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DOJ Asks Supreme Court to Rule Cops Can Track Suspect by GPS Without a Warrant

Posted Apr 25, 2011 10:55 AM CDT
By Debra Cassens Weiss

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The U.S. Justice Department is asking the U.S. Supreme Court to overturn a federal appeals court decision requiring police to get a warrant before attaching a global positioning device to a suspect’s car.

Acting Solicitor General Neal Katyal urged the Supreme Court to grant cert to resolve a circuit split, according to stories by the Washington Post, Wired’s Threat Level blog and The BLT: The Blog of Legal Times. At issue is whether use of the device is a “search” under the Fourth Amendment and whether a person has an expectation of privacy for his travel in public, The BLT says.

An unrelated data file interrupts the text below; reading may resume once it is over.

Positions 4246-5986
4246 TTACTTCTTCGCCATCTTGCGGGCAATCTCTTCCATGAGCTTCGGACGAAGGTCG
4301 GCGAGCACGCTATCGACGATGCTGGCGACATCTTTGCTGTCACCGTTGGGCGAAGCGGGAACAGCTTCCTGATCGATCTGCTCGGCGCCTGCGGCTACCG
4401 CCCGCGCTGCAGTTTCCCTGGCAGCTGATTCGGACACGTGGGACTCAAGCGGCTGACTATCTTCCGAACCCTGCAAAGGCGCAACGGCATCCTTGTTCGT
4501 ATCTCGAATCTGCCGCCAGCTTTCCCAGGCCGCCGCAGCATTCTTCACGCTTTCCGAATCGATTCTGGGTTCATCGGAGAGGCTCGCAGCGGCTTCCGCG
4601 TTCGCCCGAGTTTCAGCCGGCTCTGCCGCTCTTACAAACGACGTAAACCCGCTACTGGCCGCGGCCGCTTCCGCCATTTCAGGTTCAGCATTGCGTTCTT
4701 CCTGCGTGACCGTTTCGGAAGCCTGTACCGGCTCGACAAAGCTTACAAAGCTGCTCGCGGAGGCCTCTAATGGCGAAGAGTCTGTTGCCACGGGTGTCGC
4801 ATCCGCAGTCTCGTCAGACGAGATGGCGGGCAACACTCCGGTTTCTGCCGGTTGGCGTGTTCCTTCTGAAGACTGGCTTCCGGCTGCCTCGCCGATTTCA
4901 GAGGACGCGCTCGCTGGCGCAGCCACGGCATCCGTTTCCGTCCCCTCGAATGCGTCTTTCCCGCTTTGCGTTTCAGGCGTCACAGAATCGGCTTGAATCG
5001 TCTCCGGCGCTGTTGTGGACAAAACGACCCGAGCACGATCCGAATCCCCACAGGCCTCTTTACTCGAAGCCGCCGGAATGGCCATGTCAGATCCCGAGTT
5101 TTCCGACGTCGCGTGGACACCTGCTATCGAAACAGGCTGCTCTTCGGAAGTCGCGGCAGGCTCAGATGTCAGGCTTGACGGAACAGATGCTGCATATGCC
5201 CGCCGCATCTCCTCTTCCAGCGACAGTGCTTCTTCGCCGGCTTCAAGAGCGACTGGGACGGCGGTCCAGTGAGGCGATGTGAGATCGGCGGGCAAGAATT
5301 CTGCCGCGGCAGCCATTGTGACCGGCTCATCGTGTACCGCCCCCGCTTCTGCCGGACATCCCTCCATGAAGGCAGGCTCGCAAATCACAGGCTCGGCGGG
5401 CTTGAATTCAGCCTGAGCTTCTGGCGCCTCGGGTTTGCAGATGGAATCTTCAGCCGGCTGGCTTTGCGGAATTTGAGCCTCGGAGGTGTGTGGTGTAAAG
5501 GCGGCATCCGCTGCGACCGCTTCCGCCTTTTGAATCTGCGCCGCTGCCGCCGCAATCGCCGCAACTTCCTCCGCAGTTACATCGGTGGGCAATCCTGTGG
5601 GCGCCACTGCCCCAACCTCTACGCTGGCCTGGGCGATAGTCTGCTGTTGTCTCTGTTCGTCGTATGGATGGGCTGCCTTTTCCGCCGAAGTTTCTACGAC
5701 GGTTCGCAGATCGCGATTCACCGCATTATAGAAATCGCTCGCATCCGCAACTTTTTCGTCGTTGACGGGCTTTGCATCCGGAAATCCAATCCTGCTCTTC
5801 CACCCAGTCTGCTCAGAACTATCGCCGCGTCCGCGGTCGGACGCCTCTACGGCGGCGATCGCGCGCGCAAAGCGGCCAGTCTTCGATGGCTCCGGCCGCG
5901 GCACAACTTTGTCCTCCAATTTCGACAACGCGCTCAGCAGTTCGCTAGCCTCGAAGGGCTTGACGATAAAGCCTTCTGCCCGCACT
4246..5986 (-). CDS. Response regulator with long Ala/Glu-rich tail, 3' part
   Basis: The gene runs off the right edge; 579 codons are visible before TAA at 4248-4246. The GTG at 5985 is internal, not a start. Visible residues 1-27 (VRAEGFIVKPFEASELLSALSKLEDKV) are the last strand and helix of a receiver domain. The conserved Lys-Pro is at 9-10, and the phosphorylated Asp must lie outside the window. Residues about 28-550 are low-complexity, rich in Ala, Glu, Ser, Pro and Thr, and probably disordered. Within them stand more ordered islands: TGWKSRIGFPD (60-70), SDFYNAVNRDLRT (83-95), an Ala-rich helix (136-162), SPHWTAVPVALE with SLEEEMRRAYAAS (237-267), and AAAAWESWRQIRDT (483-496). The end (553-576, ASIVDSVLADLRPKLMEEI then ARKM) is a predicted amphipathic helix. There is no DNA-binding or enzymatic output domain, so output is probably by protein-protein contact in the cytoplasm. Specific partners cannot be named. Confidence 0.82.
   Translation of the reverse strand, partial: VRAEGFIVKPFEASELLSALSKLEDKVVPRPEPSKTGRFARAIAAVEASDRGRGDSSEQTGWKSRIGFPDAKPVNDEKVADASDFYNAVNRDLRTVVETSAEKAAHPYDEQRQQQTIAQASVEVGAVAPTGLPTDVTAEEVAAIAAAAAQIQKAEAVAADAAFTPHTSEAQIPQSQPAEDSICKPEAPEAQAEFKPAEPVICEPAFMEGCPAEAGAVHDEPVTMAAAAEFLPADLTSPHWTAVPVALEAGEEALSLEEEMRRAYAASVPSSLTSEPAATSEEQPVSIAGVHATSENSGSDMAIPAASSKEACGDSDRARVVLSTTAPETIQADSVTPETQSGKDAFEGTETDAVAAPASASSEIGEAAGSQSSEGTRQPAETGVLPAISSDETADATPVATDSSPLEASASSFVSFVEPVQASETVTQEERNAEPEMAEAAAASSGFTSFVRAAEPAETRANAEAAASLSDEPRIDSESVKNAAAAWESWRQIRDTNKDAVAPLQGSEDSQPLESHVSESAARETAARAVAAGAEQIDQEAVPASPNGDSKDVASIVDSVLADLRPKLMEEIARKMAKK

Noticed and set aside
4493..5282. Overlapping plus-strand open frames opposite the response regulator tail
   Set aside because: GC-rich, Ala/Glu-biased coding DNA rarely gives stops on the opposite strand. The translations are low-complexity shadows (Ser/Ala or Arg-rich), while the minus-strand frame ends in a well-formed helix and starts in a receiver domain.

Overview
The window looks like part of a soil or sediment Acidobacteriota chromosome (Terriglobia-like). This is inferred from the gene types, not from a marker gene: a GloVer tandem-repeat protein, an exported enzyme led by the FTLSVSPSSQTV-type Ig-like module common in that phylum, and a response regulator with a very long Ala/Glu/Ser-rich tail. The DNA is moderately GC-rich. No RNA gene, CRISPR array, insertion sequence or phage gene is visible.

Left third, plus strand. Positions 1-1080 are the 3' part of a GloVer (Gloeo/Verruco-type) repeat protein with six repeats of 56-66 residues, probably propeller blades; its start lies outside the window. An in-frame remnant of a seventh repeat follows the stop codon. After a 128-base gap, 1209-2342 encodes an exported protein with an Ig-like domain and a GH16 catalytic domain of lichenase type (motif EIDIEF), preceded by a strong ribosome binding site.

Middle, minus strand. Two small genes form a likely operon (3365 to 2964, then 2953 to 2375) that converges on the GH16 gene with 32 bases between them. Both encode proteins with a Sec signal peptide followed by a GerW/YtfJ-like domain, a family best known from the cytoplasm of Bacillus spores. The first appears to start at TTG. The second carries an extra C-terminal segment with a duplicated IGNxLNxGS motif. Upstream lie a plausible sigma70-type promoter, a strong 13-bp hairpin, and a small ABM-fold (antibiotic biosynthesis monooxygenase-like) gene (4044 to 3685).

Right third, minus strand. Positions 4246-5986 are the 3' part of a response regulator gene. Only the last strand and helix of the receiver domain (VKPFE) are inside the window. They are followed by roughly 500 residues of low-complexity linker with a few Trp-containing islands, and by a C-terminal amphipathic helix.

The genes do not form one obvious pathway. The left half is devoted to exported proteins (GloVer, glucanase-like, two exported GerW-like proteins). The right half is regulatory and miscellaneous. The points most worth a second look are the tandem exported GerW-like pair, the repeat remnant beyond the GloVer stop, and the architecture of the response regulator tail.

The police used a GPS device to record the movements of accused cocaine dealer Antoine Jones, including his trips to a stash house where police found cocaine and $850,000 in cash. The U.S. Court of Appeals for the D.C. Circuit overturned Jones’ conviction because police did not get a warrant.

The government contends the GPS device can be installed under a 1983 Supreme Court case, United States v. Knotts, which allowed police to install a beeper device in a can of chemical used to make drugs. There is no reasonable expectation of privacy in a person’s movements from one place to another, the government argues in its brief (PDF posted by Threat Level). The D.C. Circuit said the case did not apply because it involved tracking from one place to another, while the GPS was used to track a person’s movements “24 hours a day for 28 days.”

Washington, D.C., lawyer Daniel Prywes calls United States v. Jones “the seminal privacy case of the 21st Century,” the Post says. He wrote a brief in the case for the American Civil Liberties Union and the Electronic Frontier Foundation.

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